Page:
Saturday, October 5, 2013

Monster Serial: THE OMEN, 1976

Hello, boils and ghouls! October is upon us and that means one thing: HALLOWEEN! While most holidays get a measly day or two of formal recognition, orthodox Monster Kids prefer to celebrate it in the tradition of our people: By watching tons of horror movies. This month at THE COLLINSPORT HISTORICAL SOCIETY, we're going to be discussing some of our favorites every day until Halloween. So, put on your 3-D spex, pop some popcorn and turn out the lights .... because we're going to the movies!


There's a moment in THE OMEN where director Richard Donner tips his hand and reveals the film to nothing more than a sophisticated grand guignol contraption. Robert Thorn and his scruffy sidekick Keith Jennings (played by Gregory Peck and David Warner) have had a violent disagreement on how to resolve the film's conflict. Thorn's son isn't merely possessed by "the devil," as was that upstart Regan MacNeil ... he's the very opposite of Christ, evil incarnate and poised to one day cast the world into darkness. Or something. It's all a little esoteric and vague, but dragons are supposed to be involved.

Thorn is presented with just one solution to the problem: Plunge a handful of antique dagger's into the lad's skull. He wouldn't be much of a hero if he accepted this mission with a glad heart, so he throws the daggers into the street and storms off. Jennings runs after the daggers and is decapitated by a pane of glass that slides off the back of an unmanned, rolling truck.

Now, there are a series of circumstances that need to be in place for something like this to happen. The truck must be moving fast enough to propel the glass once stopped, and an obstacle in the road needs to be sturdy enough to halt the movement of a heavy work truck. Before any of that can happen, though, an "accident" needs to take place to set the truck in motion, and this is where the movie fucks up. The vehicle's brake is knocked out of place by an unseen hand, presumably that of a demonic force. And, if demons can take such direct (if unimpressive) action in the world, why not go a step further? Why not take the wheel of the truck and drive like Mr. Magoo through the busy streets of Israel? Surely a few dozen additional casualties wouldn't hurt Satan's feelings.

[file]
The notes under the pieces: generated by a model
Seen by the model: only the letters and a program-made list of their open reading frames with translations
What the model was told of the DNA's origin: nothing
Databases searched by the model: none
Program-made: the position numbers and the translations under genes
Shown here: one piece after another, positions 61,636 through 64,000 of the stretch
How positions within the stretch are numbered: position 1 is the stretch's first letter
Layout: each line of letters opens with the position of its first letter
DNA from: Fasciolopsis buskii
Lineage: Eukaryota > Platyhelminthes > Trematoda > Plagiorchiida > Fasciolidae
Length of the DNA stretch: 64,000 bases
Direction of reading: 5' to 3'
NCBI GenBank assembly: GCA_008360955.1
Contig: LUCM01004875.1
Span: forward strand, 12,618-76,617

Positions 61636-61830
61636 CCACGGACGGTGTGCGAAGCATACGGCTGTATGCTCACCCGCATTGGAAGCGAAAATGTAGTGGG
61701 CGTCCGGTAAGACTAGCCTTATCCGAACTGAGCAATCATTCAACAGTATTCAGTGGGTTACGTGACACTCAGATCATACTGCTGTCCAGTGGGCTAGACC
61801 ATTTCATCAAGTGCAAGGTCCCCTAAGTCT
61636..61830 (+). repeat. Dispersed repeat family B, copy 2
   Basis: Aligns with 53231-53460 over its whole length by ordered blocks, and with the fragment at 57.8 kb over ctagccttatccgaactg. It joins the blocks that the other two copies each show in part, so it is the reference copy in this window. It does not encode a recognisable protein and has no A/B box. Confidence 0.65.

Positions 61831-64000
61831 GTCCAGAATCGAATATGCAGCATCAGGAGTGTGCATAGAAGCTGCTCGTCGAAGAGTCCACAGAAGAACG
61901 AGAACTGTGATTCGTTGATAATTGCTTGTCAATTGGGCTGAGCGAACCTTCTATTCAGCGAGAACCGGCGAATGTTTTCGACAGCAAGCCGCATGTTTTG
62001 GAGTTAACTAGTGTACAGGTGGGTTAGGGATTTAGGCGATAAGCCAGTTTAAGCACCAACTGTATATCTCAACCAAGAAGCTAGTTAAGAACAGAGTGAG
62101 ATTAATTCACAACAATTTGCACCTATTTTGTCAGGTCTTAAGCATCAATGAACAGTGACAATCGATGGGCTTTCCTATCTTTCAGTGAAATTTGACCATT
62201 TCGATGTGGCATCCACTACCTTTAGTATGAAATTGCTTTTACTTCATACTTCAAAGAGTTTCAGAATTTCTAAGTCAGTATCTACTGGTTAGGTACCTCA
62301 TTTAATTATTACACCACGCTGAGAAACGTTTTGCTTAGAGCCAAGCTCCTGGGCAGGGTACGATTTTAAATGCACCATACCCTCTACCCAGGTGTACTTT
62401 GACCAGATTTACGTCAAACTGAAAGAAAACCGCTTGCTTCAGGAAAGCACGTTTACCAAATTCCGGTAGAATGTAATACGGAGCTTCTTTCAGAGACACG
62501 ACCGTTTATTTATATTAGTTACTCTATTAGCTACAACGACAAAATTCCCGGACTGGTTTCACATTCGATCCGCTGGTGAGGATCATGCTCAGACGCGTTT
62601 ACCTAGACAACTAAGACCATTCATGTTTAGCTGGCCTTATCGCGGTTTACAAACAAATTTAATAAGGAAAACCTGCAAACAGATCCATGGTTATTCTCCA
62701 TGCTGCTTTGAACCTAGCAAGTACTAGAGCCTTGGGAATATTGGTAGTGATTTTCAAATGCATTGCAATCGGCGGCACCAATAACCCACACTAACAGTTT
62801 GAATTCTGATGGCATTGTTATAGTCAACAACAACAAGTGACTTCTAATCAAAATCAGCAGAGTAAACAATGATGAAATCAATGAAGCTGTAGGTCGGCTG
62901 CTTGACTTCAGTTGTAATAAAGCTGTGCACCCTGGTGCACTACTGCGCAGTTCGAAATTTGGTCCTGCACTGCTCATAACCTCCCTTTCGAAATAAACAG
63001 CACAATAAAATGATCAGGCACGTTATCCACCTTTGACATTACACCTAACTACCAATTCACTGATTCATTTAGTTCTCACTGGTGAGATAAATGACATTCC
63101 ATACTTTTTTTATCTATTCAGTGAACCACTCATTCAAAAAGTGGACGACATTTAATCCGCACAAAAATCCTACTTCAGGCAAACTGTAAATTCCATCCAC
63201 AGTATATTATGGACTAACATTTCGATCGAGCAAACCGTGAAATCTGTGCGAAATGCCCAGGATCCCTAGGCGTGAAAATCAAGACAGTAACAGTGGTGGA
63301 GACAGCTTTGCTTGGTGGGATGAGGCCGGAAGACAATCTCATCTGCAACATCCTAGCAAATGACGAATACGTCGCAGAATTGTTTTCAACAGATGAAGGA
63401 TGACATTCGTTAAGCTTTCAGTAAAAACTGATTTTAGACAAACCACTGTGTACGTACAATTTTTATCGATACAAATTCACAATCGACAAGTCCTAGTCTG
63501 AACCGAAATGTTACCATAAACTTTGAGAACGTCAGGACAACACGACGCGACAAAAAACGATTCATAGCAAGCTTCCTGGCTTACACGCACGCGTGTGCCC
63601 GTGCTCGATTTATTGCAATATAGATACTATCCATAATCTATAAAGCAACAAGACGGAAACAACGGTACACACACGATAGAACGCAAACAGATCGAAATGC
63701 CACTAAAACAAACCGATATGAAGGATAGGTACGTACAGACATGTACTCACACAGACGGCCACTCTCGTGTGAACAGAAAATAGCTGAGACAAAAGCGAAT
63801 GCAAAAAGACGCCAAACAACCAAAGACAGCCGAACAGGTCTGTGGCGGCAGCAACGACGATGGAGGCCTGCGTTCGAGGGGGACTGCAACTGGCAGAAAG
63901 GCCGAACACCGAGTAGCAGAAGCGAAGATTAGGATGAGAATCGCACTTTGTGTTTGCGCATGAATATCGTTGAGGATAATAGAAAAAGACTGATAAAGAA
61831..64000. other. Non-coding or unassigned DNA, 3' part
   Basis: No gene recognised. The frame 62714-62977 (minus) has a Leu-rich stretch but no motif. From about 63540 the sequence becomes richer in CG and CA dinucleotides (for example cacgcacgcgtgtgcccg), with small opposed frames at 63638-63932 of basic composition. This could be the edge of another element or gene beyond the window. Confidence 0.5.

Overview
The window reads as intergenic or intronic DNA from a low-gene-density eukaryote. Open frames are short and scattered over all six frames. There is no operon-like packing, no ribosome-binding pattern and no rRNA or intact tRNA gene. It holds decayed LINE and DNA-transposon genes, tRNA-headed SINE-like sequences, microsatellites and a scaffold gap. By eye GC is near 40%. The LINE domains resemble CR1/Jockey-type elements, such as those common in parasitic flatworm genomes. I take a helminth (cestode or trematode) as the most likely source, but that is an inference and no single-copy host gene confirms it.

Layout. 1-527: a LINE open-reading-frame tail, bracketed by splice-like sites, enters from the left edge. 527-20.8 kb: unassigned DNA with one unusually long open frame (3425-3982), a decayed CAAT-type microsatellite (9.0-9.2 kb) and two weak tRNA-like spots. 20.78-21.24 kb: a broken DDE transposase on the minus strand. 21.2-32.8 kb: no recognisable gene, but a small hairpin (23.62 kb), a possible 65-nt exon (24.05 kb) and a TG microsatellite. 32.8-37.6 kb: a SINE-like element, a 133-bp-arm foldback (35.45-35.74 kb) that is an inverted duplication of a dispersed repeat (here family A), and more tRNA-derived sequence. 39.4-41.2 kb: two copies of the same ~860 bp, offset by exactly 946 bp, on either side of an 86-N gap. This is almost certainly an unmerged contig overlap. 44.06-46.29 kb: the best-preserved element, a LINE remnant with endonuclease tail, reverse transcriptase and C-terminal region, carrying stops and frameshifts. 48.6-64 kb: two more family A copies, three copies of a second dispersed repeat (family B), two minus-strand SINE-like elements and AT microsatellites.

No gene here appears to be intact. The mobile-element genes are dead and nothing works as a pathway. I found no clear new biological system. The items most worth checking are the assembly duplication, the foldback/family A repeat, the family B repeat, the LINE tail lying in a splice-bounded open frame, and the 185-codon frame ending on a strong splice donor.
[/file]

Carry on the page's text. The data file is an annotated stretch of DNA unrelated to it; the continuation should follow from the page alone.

By this point in the movie, though, logic is worthless. It's not that THE OMEN is a stupid movie, or even that it takes a low view of its audience. The film is simply content to be a sideshow of technical expertise, the kind of movie that runs against the currents of traditional drama. It's a movie where the craftsmen lurking behind the scenes prompt the biggest emotional response. The actors are mostly window dressing, selected more for the personality they bring to the film than anything else.

Peck, doing is best Gregory Peck impersonation, plays a stoic politician on the verge of a big career. At the start of the movie, he's manipulated by a chaplain into adopting an orphaned child after the death of his own in childbirth. His wife leaves the hospital thinking the child is hers, which is no more true than the story Thorn is told.

Through the power of montage, we see the child grow from infant to toddler in a surprisingly unexceptional manner. Shit takes a turn for the worse during his fifth birthday party when his nanny hangs herself in front of the guests. It's the most bloodless kill in the film, but also the most gleefully bananas. The nanny, played by Jack Palance's daughter Holly, announces "It's all for you, Damien!" before leaping out of a window with a noose around her neck.

Not long after, a defrocked priest (played by one-time DOCTOR WHO star Patrick Troughton) visits Thorn at work to warn him of the child's infernal origins. He's soon impaled on the falling spire from a church, which is dislodged by a bolt of lightning during a sudden storm. A tabloid photographer played by Warner snaps photos of the priest before his death, all of which bear shadows that seem to predict his death. Meanwhile, the Thorns replace perky Holly Palance with the significantly less perky Billie Whitelaw, who has a sinister agenda all her own.

More people die before Thorn embraces the truth about his son's creepy family tree. Leo McKern shows up to momentarily steal the show as craggy-faced archeologist Carl Bugenhagen, all of which leads up to Warner's famous death scene. Of course, all of this is fairly meaningless.

THE OMEN is a sly film, but one probably worth less than the sum of its parts. Constructed like an Agatha Christie mystery, the various cast members slowly drop away as a mystery assassin picks them off from the shadows. But, save for the willful ignorance embraced by the main characters, the killer's identity is never really in question. There are a few weak nods to the possibility that Thorn is insane -- that the bizarre series of coincidences that has plagued his family are nothing more than that -- but these implications are never taken seriously.

But I come here to praise the movie, not to bury it. While ROSEMARY'S BABY is sharp satire, and THE EXORCIST is a troubling, even humbling statement about the nature of evil, THE OMEN wants nothing more than to show you a good time. It's a movie less concerned with the question of "Whodunnit?" than with "Howdunnit?" We know Satan is toying with the rapidly dwindling cast of characters. And, after a certain point in the film, there can be no happy ending for Peck's character. Like a cat playing with its prey, the movie constructs a Rube Goldberg Device of special effects tricks to keep us entertained. Peck's name might have received top billing for marketing purposes, but director Richard Donner is the real star of the show.

WALLACE McBRIDE is the editor of The Collinsport Historical Society.

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